I was wondering whether there is any difference between the following partitive expressions in Latin: ūnus tribūnōrum and ūnus ex tribūnīs 'one of the tribunes' (cf. the so-called 'partitive genitive' and prep. ex + ablative, respectively).

Another related question is whether there is any difference between the following use of ex and de: e.g., cf. unus ex captivis (Caes. Gall., 6, 35, 8) and nulla de virtutibus tuis plurimis (Cic. Pro Lig. 37).

Are there any subtle differences involved? If so, could you please recommend any bibliographical source where these are mentioned/described?

  • The first example, "unus tribunorum", may have only one translation; the second, "unus ex tribunis" will depend on the alternative meanings of "ex" e.g. "one from (the group of) tribunes"; "one (circumstance) on account of the tribunes"; one (thing) in accordance with the tribunes".
    – tony
    Commented Mar 13, 2020 at 13:46
  • I agree with your point that ūnus ex tribūnīs can be literally translated as 'one from (the group of) tribunes'. The source construal with 'from' would not be encoded in the partitive genitive.
    – Mitomino
    Commented Mar 13, 2020 at 17:17

1 Answer 1


To answer the first question, I don't think there's any difference in how we may translate "unus tribunorum" vs. "unus ex tribunis" if we understand both to have a partitive meaning. However, Allen and Greenough's Latin Grammar notes that the partitive genitive (which they call "genitive of the whole") indicates the greater group to which the one belongs. In this case, the tribunes. Link here.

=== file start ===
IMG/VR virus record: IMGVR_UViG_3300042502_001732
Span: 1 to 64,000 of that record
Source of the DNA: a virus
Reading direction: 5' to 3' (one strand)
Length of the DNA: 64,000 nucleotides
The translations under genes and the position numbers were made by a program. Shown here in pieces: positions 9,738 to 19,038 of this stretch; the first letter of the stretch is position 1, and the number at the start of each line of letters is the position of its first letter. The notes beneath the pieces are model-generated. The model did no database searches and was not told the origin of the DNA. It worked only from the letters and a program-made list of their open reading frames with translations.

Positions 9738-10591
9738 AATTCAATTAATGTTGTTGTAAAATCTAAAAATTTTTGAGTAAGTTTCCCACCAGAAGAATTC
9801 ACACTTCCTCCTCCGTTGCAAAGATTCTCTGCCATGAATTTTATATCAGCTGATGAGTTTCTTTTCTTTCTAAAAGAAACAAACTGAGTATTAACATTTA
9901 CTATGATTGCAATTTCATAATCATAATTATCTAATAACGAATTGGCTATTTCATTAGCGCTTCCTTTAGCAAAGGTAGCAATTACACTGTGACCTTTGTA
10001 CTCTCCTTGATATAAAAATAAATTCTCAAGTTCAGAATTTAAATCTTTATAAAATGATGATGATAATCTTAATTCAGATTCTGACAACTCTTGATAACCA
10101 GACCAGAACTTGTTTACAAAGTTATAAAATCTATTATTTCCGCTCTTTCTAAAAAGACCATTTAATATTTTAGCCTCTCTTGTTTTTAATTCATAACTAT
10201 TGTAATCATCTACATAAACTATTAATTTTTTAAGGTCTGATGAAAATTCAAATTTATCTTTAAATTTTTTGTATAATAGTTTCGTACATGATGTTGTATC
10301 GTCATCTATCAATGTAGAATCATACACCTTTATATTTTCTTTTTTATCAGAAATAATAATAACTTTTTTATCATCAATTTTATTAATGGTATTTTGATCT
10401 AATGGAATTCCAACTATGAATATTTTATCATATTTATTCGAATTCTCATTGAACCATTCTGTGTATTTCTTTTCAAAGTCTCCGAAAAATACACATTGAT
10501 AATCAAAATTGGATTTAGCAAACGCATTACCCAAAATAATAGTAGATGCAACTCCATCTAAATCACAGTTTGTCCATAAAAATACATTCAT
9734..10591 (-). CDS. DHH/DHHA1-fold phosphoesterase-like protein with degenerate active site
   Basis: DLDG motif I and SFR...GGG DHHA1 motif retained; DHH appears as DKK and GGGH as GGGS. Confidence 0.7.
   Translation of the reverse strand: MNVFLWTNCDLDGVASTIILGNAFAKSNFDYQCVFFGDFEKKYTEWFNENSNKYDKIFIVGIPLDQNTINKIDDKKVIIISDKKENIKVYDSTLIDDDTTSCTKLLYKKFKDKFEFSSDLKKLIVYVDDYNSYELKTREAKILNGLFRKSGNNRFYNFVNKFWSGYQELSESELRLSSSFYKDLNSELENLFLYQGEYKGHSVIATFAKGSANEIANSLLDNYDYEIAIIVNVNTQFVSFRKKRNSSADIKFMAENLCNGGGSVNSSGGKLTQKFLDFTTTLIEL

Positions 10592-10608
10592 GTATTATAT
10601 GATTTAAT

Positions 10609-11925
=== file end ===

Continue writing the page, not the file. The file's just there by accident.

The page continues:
On the other hand, Logeion's definitions of "ex/e" suggest that while a partitive definition may be understood, the more general use of "ex/e" to indicate motion might suggest removal from that group. Logeion also suggests in their short definition, "from within". So there's this nuance of inward-to-outward motion. More details here, specifics about the partitive use of "ex/e" at III.B.

As to your question on the difference between "de" and "ex/e", Logeion also has an excellent entry on "de". The short answer here is that "de" can in some contexts mean "from the race/class/status of", so "unus de tribunis" could potentially have the nuance of someone of tribunal rank or from a tribunal family (regardless of his actual rank). Link here.

These are just my conjectures and the nuances/differences I personally get from each. Hope this helps.

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